The American Class Structure

By Joseph A. Kahl | Go to book overview

I
The Dimensions of Class

ALL COMMUNITIES DIVIDE THEMSELVES INTO THE FEW AND THE MANY. THE FIRST ARE THE RICH AND WELL-BORN, THE OTHER THE MASS OF THE PEOPLE. . . . THE PEOPLE ARE TURBULENT AND CHANGING; THEY SELDOM JUDGE OR DETERMINE RIGHT. . . . GIVE, THEREFORE, TO THE FIRST CLASS A DISTINCT, PERMANENT SHARE IN THE GOVERNMENT. THEY WILL CHECK THE UNSTEADINESS OF THE SECOND, AND, AS THEY CANNOT RECEIVE ANY ADVANTAGE BY A CHANGE, THEY THEREFORE WILL EVER MAINTAIN GOOD GOVERNMENT.

Alexander Hamilton [1]

THOUGHTFUL MEN have recognized the importance of social classes since the beginnings of Western philosophy. They knew that in every society men were unequal: some had more money or more influence or more prestige than their neighbors. And the philosophers realized that the differences between men were more than personal, for they created a stratification hierarchy. In it large groups or classes of people shared certain positions that gave them interests in common with their equals but different from groups who were above them or below them. Finally, it was clear that many of the acts of men in society were consequences of their class interests. As Hamilton said, the rich sought social stability to preserve their advantages, but the poor worked for social change that would bring them more of the world's rewards.

This book is an analysis of the class structure of the United States today. It examines the distribution of money, prestige, and the other stratification variables among the different classes in the country. It will point out the ways in which the variables react upon one another; how, for instance, a man's income affects his beliefs about social policy, or how his job affects his choice of friends or a wife. And it will explore the question of movement from one class to another; for a society can have classes and still permit individuals to rise or fall among them.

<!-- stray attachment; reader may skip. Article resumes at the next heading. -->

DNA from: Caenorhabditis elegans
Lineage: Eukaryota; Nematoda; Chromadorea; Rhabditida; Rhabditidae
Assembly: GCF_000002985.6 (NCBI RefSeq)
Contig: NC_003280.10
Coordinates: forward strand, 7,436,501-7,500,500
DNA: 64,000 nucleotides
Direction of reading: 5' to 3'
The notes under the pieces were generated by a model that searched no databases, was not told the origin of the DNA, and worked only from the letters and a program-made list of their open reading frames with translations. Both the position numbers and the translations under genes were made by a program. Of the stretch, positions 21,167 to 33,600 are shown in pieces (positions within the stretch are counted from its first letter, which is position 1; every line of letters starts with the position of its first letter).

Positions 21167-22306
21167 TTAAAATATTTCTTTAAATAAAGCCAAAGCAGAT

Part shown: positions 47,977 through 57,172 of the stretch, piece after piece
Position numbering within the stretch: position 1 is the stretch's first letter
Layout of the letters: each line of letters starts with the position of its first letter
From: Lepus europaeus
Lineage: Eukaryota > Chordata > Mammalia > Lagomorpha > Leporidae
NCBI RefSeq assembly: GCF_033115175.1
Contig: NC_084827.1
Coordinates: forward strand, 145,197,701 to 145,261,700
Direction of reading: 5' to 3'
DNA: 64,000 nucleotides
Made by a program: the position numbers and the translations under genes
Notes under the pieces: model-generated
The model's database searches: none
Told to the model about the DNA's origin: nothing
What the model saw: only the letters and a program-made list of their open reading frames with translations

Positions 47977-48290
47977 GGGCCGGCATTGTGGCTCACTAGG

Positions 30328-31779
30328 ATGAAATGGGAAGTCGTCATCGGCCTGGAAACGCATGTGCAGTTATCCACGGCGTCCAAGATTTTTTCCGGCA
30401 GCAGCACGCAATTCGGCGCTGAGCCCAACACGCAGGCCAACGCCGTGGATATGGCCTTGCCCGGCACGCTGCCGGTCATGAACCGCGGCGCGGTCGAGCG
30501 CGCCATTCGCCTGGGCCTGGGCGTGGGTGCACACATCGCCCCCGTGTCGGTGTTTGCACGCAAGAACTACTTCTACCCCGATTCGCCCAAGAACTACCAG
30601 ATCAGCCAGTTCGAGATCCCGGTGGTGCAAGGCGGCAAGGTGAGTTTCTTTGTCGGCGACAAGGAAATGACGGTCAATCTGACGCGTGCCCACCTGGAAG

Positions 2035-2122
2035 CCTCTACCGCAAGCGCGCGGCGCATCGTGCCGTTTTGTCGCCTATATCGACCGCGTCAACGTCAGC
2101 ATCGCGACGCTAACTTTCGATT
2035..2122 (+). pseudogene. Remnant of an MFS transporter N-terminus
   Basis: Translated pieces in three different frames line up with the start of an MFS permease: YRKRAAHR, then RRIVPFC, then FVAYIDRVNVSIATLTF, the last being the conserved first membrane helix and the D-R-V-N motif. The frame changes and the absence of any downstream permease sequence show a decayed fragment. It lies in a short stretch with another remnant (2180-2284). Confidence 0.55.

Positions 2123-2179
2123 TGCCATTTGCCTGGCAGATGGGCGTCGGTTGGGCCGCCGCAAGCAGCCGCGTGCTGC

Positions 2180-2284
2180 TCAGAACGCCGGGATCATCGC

In order to measure the several dimensions of the class structure-- and we cannot understand how they influence one another if we cannot measure what we are talking about--it is necessary to define them with precision. The way to do that is to take a backward glance at the

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The American Class Structure
Table of contents

Table of contents

  • Title Page iii
  • Introduction v
  • Preface ix
  • Contents xiii
  • Tables xvii
  • Figures xviii
  • I - The Dimensions of Class 1
  • References 16
  • II - Position and Prestige 19
  • Conclusions 47
  • References 49
  • III - Occupational Prestige and Social Change 53
  • Conclusions 85
  • References 87
  • IV - Income, Wealth, and Style of Life 91
  • Conclusions 119
  • References 122
  • V - The Web of Interaction 127
  • Conclusions 153
  • References 154
  • VI - Class Consciousness and Political Ideology 157
  • Conclusions 180
  • References 181
  • VII - Classes as Ideal Types: Emergent Values 184
  • Conclusions 215
  • References 218
  • VIII - Ethnic and Race Barriers 221
  • Conclusions 247
  • References 248
  • IX - Succession and Mobility: the Occupational Base 251
  • Conclusions 271
  • References 272
  • X - Succession and Mobility: Motivation and Education 276
  • Conclusions 293
  • References 294
  • Index 301
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